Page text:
Robert Redford’s Quiz Show is an elegant historical drama filled with a nostalgic love for a bygone era of television and of American culture. Though Quiz Show may not cover the most glamorous material imagined (it tells the story of a TV quiz-show-rigging scandal that eventually gets uncovered and revealed by the government), the clear love for the material helps this to become a highly effective drama.
I’ve written about a few post-Watergate thrillers recently (Klute, All the President’s Men) that have notable themes of conspiracy and paranoia throughout, and it’s hard not to make a connection between the Watergate scandal and this shift in the popular culture. Americans were really woken up to the realization that the government, and big institutions with a lot of influence and power, can be corrupt and insidious, can threaten traditional American values and beliefs.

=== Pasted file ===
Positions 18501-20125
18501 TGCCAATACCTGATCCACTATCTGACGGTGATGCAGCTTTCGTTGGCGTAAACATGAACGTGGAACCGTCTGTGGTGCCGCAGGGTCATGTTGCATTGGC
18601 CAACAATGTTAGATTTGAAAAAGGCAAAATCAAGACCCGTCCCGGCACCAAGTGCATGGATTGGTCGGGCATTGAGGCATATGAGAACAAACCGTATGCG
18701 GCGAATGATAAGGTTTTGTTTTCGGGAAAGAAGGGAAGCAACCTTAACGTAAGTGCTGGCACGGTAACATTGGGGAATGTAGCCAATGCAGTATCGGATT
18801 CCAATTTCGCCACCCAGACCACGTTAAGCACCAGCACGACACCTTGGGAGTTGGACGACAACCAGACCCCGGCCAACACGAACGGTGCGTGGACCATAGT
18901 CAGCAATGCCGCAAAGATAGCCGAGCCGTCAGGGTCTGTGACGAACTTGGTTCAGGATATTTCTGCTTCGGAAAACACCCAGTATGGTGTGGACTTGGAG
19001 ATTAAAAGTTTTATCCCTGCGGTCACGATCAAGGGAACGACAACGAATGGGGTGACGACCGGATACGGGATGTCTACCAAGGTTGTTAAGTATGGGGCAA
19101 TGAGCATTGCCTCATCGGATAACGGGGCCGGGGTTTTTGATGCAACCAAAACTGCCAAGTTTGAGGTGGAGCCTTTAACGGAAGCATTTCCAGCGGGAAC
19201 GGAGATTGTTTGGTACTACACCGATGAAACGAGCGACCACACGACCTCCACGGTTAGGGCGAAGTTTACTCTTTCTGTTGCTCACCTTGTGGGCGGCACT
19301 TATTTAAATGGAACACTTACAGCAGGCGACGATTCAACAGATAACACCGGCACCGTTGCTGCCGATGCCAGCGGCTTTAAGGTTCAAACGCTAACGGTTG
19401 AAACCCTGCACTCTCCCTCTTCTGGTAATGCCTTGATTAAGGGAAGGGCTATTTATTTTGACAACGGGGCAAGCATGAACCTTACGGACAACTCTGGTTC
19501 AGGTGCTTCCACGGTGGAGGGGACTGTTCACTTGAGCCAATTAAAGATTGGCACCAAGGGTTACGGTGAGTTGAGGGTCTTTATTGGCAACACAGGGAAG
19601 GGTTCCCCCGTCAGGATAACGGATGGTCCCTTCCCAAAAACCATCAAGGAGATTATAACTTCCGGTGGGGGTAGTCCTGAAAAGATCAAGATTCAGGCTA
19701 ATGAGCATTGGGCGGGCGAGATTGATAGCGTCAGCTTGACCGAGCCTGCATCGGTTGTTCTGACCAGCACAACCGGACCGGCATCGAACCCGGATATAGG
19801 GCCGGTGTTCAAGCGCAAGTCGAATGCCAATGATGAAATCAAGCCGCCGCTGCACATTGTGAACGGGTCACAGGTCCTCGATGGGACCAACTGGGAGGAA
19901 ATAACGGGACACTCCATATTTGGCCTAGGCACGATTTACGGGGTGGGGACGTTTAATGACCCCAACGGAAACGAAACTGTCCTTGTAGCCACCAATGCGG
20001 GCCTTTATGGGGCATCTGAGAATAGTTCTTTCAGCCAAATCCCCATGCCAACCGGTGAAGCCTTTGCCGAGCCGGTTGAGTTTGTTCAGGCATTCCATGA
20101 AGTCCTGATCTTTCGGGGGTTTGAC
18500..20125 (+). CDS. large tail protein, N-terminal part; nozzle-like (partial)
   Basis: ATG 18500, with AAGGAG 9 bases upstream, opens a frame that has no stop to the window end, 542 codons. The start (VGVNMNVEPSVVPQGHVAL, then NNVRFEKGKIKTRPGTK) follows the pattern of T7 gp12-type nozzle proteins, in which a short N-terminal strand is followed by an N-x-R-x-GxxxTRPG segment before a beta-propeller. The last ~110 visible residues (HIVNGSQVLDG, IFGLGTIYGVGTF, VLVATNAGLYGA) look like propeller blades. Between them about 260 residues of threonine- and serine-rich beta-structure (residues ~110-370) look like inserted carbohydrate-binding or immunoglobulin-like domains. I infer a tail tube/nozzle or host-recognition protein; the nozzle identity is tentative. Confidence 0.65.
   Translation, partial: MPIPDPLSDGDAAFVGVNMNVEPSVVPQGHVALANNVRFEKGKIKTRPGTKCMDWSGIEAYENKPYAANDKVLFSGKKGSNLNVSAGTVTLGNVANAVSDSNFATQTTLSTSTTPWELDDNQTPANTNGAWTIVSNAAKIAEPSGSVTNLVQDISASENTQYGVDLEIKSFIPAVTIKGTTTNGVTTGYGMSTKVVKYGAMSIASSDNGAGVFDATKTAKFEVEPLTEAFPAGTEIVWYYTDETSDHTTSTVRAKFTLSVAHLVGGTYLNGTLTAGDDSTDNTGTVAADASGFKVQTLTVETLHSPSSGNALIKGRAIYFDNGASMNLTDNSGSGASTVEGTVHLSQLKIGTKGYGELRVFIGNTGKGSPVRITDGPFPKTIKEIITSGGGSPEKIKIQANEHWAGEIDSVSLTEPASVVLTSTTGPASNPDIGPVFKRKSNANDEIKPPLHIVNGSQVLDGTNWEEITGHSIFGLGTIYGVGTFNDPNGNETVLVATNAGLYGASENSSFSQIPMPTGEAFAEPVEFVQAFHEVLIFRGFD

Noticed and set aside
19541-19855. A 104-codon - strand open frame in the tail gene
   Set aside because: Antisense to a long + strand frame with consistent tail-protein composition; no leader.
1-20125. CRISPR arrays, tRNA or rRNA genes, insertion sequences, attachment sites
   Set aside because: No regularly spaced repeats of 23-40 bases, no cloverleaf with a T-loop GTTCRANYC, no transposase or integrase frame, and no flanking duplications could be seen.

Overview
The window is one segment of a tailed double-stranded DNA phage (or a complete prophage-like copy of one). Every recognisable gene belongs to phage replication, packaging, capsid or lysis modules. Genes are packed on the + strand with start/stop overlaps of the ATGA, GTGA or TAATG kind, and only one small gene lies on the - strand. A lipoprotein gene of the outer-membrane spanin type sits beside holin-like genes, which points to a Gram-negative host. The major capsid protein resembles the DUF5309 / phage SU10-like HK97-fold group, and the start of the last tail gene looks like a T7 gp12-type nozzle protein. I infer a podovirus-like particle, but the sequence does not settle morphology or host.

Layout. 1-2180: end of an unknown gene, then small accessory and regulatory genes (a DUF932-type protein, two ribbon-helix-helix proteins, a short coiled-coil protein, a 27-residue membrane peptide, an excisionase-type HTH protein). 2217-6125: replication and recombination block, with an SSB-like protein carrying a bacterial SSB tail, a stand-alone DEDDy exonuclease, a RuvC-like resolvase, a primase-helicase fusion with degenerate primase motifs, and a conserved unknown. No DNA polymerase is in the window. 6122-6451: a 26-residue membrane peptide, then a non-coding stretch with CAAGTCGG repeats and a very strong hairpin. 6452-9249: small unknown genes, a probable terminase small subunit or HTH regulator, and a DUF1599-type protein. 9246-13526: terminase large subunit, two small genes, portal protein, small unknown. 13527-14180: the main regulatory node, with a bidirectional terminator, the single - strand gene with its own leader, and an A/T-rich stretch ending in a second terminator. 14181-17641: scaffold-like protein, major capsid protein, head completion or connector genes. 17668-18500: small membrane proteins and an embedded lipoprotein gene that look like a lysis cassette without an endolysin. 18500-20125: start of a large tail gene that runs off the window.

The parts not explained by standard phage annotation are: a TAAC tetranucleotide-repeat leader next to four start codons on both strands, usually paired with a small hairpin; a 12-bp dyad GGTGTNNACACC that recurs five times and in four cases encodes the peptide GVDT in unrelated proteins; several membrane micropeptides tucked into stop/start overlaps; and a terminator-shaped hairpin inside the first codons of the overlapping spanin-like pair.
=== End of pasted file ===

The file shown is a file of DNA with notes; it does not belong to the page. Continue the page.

Watching All the President’s Men is a pretty eerie experience right now, in February of 2017, with our own presidential scandal unfolding in front of us. It’s also a pretty educational experience, as someone unfamiliar with the process of investigative journalism, to see a behind-the-scenes look at the legwork, the self doubt, the paranoia, that goes into the kind of investigations that are unfolding at key journalistic outlets across the country right now.